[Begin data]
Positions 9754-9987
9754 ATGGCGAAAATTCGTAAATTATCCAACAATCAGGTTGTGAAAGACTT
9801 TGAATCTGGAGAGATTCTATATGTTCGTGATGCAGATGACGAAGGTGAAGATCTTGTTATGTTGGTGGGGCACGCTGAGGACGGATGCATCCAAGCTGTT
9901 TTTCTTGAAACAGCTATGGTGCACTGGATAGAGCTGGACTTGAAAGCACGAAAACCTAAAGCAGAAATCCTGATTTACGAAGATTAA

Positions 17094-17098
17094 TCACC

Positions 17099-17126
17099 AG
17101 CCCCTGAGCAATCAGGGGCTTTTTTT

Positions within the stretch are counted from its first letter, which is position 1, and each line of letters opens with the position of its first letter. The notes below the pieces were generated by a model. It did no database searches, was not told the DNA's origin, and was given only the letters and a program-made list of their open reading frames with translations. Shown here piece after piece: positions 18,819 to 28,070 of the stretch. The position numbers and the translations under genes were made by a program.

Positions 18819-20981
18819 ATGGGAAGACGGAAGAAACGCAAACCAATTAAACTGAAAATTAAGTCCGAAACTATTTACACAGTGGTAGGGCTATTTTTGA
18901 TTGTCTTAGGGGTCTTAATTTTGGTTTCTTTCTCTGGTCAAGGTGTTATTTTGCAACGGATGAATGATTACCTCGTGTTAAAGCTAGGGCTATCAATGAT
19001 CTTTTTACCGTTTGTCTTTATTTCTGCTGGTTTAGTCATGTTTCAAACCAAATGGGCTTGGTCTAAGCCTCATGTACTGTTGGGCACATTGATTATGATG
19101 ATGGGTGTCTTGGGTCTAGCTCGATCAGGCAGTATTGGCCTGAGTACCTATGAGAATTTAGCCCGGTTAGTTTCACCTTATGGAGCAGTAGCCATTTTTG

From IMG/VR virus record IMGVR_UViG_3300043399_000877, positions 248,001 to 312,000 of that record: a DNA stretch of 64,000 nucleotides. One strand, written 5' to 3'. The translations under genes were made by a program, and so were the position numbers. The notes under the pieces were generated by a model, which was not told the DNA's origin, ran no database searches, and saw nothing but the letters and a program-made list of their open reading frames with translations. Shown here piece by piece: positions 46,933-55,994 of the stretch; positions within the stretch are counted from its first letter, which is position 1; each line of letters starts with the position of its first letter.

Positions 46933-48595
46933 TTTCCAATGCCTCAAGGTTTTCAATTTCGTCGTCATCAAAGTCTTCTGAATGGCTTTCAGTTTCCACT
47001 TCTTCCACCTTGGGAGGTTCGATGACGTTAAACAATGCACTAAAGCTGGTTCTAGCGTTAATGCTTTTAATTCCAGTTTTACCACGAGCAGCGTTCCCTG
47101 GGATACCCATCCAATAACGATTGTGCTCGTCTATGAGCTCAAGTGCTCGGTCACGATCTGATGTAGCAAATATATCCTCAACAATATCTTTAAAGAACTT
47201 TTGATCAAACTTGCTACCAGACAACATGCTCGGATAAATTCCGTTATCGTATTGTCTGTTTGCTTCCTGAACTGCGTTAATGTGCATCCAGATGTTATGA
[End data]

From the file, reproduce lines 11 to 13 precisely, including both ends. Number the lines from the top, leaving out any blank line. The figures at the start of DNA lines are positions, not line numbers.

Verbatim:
Positions 18819-20981
18819 ATGGGAAGACGGAAGAAACGCAAACCAATTAAACTGAAAATTAAGTCCGAAACTATTTACACAGTGGTAGGGCTATTTTTGA
18901 TTGTCTTAGGGGTCTTAATTTTGGTTTCTTTCTCTGGTCAAGGTGTTATTTTGCAACGGATGAATGATTACCTCGTGTTAAAGCTAGGGCTATCAATGAT